The reality is you cannot rank well for everything. It’s also tough to rank well geographically unless you have a physical presence wherever you are trying to attract an audience (see Google Business Profiles above).
Google AdWords and Facebook Ads come into their own here, especially AdWords Display and Facebook as you can use photos, and “a picture paints a thousand words” is as true as ever.
A big difference with Facebook, however, is that as much as they would loved to be classed as a “search” platform, no-one uses it that way. But people spend a LOT of time on there, especially when they are in research mode for a new product, so you need to get in front of them.
The other thing advertising allows that the SERPs do not, is different content. With ads you can have a different call to action to target different types of users. Not clickbait, but subtle wording changes that speak to the different tastes and moods and of consumers, as well as where they are in the purchase cycle.
You can also have multiple combinations of ads, and split test them to work out your best conversions.
Google and Facebook also offer remarketing services that are terrific bang for your buck. Once you’ve been seen, you keep reminding people of your brand or offering and make sure you are still reminding them when they are ready to make their decision.
So, you have managed to be found by some means, then what?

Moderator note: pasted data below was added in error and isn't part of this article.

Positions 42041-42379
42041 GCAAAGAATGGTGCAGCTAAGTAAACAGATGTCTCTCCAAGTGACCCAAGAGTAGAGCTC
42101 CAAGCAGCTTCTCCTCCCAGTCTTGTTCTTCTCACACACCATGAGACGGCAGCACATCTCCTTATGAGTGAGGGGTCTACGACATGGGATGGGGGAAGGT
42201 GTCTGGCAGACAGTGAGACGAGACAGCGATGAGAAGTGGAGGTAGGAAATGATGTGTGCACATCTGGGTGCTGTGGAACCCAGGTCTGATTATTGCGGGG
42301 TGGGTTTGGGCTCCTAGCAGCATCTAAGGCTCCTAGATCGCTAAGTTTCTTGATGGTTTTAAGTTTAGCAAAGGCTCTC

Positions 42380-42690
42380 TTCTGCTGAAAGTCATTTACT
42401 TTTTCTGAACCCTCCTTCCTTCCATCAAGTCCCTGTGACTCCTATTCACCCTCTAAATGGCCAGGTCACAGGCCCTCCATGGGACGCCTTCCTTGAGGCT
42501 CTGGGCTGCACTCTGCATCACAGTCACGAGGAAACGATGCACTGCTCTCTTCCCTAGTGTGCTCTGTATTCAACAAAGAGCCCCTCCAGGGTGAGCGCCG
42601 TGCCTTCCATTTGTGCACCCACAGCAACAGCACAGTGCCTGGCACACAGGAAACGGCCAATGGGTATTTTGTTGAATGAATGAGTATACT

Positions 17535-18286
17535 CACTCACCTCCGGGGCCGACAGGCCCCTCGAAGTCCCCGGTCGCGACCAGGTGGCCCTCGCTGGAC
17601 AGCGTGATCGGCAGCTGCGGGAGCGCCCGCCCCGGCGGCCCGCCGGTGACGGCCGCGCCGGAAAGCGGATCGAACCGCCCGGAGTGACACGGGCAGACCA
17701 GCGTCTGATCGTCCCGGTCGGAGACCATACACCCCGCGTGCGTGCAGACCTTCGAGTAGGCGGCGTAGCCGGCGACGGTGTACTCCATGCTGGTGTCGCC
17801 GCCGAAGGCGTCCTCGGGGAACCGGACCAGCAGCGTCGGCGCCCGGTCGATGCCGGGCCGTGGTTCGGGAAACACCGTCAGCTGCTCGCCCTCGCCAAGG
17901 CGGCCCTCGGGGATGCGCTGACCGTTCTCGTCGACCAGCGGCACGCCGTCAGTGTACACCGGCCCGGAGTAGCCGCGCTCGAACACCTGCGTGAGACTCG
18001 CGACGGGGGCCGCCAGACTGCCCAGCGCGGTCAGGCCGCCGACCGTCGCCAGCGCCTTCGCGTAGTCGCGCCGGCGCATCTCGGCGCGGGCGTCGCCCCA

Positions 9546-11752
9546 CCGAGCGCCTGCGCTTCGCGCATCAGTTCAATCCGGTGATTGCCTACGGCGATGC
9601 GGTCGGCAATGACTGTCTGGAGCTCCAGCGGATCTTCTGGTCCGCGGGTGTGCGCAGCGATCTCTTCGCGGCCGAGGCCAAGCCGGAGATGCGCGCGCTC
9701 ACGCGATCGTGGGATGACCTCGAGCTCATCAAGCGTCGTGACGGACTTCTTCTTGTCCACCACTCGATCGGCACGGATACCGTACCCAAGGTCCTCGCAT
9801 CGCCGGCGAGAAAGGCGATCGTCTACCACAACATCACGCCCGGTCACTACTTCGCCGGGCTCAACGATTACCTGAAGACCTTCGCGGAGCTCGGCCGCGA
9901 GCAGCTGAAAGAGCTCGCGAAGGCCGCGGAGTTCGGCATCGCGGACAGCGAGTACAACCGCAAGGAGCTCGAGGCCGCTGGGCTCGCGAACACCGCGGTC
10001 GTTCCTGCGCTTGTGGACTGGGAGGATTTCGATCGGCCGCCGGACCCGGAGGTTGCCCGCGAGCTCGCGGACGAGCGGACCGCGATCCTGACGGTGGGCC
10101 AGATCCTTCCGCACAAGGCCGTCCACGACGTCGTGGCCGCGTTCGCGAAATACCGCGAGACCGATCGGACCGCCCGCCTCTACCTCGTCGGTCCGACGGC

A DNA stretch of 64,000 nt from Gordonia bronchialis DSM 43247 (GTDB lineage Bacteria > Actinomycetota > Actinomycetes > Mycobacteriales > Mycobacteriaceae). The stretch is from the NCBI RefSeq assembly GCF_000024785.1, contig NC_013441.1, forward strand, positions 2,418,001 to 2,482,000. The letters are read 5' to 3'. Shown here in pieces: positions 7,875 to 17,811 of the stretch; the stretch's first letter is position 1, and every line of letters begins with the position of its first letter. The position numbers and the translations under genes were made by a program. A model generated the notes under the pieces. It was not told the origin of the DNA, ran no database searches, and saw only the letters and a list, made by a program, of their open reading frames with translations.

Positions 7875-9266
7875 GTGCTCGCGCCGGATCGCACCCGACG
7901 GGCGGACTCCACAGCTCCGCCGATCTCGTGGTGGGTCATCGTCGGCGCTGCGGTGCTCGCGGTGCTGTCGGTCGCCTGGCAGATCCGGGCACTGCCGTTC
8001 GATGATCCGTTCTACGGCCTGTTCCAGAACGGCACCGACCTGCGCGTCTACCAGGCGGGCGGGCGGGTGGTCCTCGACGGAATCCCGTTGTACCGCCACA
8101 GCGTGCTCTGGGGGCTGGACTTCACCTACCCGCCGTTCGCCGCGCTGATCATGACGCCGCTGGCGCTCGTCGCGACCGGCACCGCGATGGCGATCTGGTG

There is both art and science behind successful User Interface and User Experience (UI/UX). Vibrant colours and layouts that keep a shopper engaged? All well and good having 20 photos on a page until that kills your conversion rate with those super impatient shoppers who want everything now and click back to Google because they won’t wait. Or are you trying to instil confidence in your service requiring less wow and more explanation? Or maybe it needs to be straight-out utilitarian, totally functional, such as a re-ordering system for repeat customers. No need for eye-popping experience, just let me get my order to you in the least possible amount of time.
Did you know: If you make a website look “too good”, prospective customers will often automatically assume you are expensive. True story. So, if one of your competitive advantages is price, making a website that looks like Moet & Chandon is not going to serve you well. People will just assume and click back to go to another site.
Measure, learn, refine, improve
Formula One teams build race cars based on experience, but they still need to test them and make improvements. And the same as they have different races on different tracks throughout the year, so the web has different seasons and trends. And, of course, Google is forever changing the rules. So, if you want peak performance, you have to keep on top of your stats and tweak things as necessary.
Your brand is your uniform
People make split-second judgments about just about everything in life. Food that looks old in the supermarket, a restaurant’s cleanliness etc. Do you think that your clipart logo with a font you asked your apprentice for advice on is up to the task of making you look better than your competitors?
Your brand is your uniform. And no-one wears tie-dye shirts to work. Well not many people anyways. But visitors to your site will make a call on what they see.
What's next, Kook?
A meeting with us costs NOTHING. Even if you have an inkling you aren't getting the results you'd expect, let's have a chat.